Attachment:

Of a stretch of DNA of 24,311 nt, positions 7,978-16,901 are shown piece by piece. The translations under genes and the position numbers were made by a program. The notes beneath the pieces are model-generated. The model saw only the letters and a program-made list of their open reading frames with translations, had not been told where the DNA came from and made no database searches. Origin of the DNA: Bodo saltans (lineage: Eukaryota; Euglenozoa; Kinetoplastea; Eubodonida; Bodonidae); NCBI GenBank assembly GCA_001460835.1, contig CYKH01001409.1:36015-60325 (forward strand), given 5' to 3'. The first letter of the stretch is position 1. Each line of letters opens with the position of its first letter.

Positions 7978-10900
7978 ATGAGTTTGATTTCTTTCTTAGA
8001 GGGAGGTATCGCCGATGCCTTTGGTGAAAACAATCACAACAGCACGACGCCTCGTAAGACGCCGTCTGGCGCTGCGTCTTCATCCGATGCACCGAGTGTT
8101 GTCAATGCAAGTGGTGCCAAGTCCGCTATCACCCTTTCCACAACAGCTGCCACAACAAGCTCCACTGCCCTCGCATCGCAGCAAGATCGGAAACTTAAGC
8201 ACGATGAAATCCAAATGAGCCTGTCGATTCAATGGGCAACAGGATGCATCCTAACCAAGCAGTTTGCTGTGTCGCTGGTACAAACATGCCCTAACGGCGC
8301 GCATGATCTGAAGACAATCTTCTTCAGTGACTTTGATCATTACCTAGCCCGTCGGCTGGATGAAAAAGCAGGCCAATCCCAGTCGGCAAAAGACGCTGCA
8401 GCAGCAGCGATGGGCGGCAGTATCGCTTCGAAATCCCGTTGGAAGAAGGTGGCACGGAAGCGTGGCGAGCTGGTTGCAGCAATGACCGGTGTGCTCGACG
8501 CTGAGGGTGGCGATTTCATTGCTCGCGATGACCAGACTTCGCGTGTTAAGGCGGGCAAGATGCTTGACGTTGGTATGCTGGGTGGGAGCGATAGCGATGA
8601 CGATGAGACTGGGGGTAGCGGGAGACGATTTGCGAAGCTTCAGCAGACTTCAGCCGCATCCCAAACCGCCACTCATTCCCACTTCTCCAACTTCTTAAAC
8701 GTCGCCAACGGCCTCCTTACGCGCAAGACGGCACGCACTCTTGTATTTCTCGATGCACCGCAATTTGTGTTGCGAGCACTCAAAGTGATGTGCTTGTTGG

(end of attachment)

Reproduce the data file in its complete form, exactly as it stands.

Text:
Of a stretch of DNA of 24,311 nt, positions 7,978-16,901 are shown piece by piece. The translations under genes and the position numbers were made by a program. The notes beneath the pieces are model-generated. The model saw only the letters and a program-made list of their open reading frames with translations, had not been told where the DNA came from and made no database searches. Origin of the DNA: Bodo saltans (lineage: Eukaryota; Euglenozoa; Kinetoplastea; Eubodonida; Bodonidae); NCBI GenBank assembly GCA_001460835.1, contig CYKH01001409.1:36015-60325 (forward strand), given 5' to 3'. The first letter of the stretch is position 1. Each line of letters opens with the position of its first letter.

Positions 7978-10900
7978 ATGAGTTTGATTTCTTTCTTAGA
8001 GGGAGGTATCGCCGATGCCTTTGGTGAAAACAATCACAACAGCACGACGCCTCGTAAGACGCCGTCTGGCGCTGCGTCTTCATCCGATGCACCGAGTGTT
8101 GTCAATGCAAGTGGTGCCAAGTCCGCTATCACCCTTTCCACAACAGCTGCCACAACAAGCTCCACTGCCCTCGCATCGCAGCAAGATCGGAAACTTAAGC
8201 ACGATGAAATCCAAATGAGCCTGTCGATTCAATGGGCAACAGGATGCATCCTAACCAAGCAGTTTGCTGTGTCGCTGGTACAAACATGCCCTAACGGCGC
8301 GCATGATCTGAAGACAATCTTCTTCAGTGACTTTGATCATTACCTAGCCCGTCGGCTGGATGAAAAAGCAGGCCAATCCCAGTCGGCAAAAGACGCTGCA
8401 GCAGCAGCGATGGGCGGCAGTATCGCTTCGAAATCCCGTTGGAAGAAGGTGGCACGGAAGCGTGGCGAGCTGGTTGCAGCAATGACCGGTGTGCTCGACG
8501 CTGAGGGTGGCGATTTCATTGCTCGCGATGACCAGACTTCGCGTGTTAAGGCGGGCAAGATGCTTGACGTTGGTATGCTGGGTGGGAGCGATAGCGATGA
8601 CGATGAGACTGGGGGTAGCGGGAGACGATTTGCGAAGCTTCAGCAGACTTCAGCCGCATCCCAAACCGCCACTCATTCCCACTTCTCCAACTTCTTAAAC
8701 GTCGCCAACGGCCTCCTTACGCGCAAGACGGCACGCACTCTTGTATTTCTCGATGCACCGCAATTTGTGTTGCGAGCACTCAAAGTGATGTGCTTGTTGG